Editor’s note: Due to the effects of the COVID-19 pandemic, Memorial Opera House is one of many community theaters to temporarily close and postpone or cancel upcoming performances. Plan a visit as soon as guidelines allow, and visit their website in the meantime to learn how to extend support to this business that Rae Smedley and so many others call home: https://www.memorialoperahouse.com/.
Rae Smedley isn’t a huge fan of being the center of attention. So some might be surprised to know she works at Memorial Opera House (MOH).
“Even though I work in a theater I don't usually like to be in the spotlight! I have never been on stage and don't plan to!” Smedley said.
Contrary to some people’s theories that those drawn to theatre are after the limelight, Smedley’s is one of the many types of personalities that make up a successful theater company. Performers may be the first ones that come to mind when thinking of theatre, but the managerial, technical, administrative, and hospitality aspects of producing a show are just as important. Smedley plays a crucial role at MOH: box office manager.
Smedley started working at MOH in 2016.
“In December of 2015, my daughter, Raegan, played Molly in ‘Annie.’ I started volunteering then, and Memorial Opera House quickly became home to my whole family,” she said.
After initially serving a custodial role, Smedley quickly started working in the box office and became the box office manager in January 2019. As the manager, she oversees the box office staff and volunteers, tracks ticket sales and solves any ticketing issues, and builds MOH shows in the theater’s ticketing system.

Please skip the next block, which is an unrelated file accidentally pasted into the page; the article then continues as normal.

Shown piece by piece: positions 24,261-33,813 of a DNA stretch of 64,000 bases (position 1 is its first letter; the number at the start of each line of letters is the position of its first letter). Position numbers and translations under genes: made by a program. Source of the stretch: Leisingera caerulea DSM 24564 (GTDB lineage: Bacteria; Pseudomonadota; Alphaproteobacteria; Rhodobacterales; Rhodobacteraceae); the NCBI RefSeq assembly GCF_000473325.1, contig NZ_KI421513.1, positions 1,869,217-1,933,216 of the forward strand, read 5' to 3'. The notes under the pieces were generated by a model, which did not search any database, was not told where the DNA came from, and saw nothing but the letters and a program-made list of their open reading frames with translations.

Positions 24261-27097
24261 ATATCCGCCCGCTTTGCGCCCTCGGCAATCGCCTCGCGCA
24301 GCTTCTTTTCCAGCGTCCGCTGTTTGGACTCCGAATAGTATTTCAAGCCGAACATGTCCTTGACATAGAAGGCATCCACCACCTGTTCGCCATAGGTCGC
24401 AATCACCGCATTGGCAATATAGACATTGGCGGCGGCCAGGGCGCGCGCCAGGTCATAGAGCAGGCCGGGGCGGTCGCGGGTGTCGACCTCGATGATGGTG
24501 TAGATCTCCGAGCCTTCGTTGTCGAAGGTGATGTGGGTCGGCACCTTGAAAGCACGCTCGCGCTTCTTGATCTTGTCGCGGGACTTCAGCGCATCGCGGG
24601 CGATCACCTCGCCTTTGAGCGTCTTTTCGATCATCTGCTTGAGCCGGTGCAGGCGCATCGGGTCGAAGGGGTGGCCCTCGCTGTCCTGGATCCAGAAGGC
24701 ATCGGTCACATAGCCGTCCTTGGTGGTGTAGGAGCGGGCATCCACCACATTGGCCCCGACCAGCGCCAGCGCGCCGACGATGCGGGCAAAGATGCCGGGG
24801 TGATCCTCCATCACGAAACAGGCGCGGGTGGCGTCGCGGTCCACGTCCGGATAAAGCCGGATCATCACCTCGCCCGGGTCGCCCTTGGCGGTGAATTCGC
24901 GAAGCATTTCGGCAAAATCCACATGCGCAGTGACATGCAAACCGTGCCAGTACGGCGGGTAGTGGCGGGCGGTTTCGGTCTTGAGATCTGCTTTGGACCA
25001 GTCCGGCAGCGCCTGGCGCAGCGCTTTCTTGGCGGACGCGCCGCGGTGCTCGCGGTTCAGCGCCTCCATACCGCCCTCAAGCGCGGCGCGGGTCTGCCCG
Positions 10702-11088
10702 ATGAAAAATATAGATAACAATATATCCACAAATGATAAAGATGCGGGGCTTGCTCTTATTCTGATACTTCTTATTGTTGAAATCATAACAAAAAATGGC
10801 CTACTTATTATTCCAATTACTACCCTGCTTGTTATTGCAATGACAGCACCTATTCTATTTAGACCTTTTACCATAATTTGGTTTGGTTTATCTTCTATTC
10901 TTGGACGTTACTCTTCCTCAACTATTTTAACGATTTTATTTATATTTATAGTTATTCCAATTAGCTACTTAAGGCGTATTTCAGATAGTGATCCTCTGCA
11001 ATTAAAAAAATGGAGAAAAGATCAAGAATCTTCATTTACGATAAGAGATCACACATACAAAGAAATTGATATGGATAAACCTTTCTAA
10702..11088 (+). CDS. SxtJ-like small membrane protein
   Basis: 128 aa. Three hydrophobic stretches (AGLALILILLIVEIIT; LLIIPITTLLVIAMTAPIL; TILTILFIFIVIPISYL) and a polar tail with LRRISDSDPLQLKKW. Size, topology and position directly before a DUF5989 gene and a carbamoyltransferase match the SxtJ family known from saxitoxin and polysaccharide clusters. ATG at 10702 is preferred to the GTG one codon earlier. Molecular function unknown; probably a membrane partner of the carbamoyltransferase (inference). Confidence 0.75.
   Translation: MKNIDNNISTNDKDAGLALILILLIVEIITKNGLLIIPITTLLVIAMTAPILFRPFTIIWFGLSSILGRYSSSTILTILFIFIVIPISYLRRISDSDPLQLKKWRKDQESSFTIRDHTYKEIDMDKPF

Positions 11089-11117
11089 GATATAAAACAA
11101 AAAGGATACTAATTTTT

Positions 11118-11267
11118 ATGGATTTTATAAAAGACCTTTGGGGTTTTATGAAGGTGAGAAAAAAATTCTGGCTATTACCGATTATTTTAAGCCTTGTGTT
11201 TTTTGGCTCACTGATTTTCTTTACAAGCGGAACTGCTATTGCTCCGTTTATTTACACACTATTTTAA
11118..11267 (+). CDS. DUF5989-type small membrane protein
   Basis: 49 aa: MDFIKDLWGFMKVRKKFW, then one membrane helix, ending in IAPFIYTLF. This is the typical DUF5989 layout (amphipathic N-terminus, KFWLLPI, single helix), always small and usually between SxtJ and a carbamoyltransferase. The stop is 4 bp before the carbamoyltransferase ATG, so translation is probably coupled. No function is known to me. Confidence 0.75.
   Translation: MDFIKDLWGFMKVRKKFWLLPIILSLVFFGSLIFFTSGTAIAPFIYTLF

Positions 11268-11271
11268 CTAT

“The busiest time for me is during the summer when we start our season ticket sales for the next season,” she said.
Smedley fulfills another important role at MOH, too. She is a Theater for a New Audience (TFNA) Coordinator.
“TFNA is a program that allows Memorial Opera House to hold a free preview night performance to those who may not normally be able to attend live theater, due to a variety of reasons,” Smedley said.
Reasons vary from financial obstacles to physical limitations that make it difficult for people to navigate a crowded theater. It was during one such preview performance that Smedley felt struck by MOH’s positive influence on the surrounding community.
“During TFNA for ‘Mamma Mia!’ last summer, I was watching from the balcony. I found myself watching the audience more than the show,” she said. “They were singing and dancing in their seats along with the cast. It was awesome seeing so many people enjoying themselves.”
Every production Smedley’s had the pleasure of being involved with has brought immeasurable joy, both to her life and the patrons she serves.
“Working for MOH is such a fun job! I get to be involved with and watch every performance that comes to our theater. I love watching and listening to the patrons leave at the end of the show,” she said.
For Smedley, managing the box office is even more special because of her personal ties to the theater.
“[Working for MOH] is so much more than a job for me. I am a wife and mom of two theater-loving girls, Raegan, who’s 13, and Kennedy, who’s 7,” she said. “My husband and daughters have been involved both on stage and behind. We love the building and everything it embodies!”
Smedley said that everyone can find something at MOH.
“Memorial Opera House is important to our community because we are able to bring quality but affordable entertainment for all members of our community. From our musicals to concerts, and even our LimeLights Children's Theater program, we provide entertainment from ages 1 to 99,” she said.
Experiencing and supporting local theatre opens a lot of doors, too.
“Theatre is so important for our community because, in this day and age, we spend so much of our time communicating through screens. Theater brings people together!” Smedley said.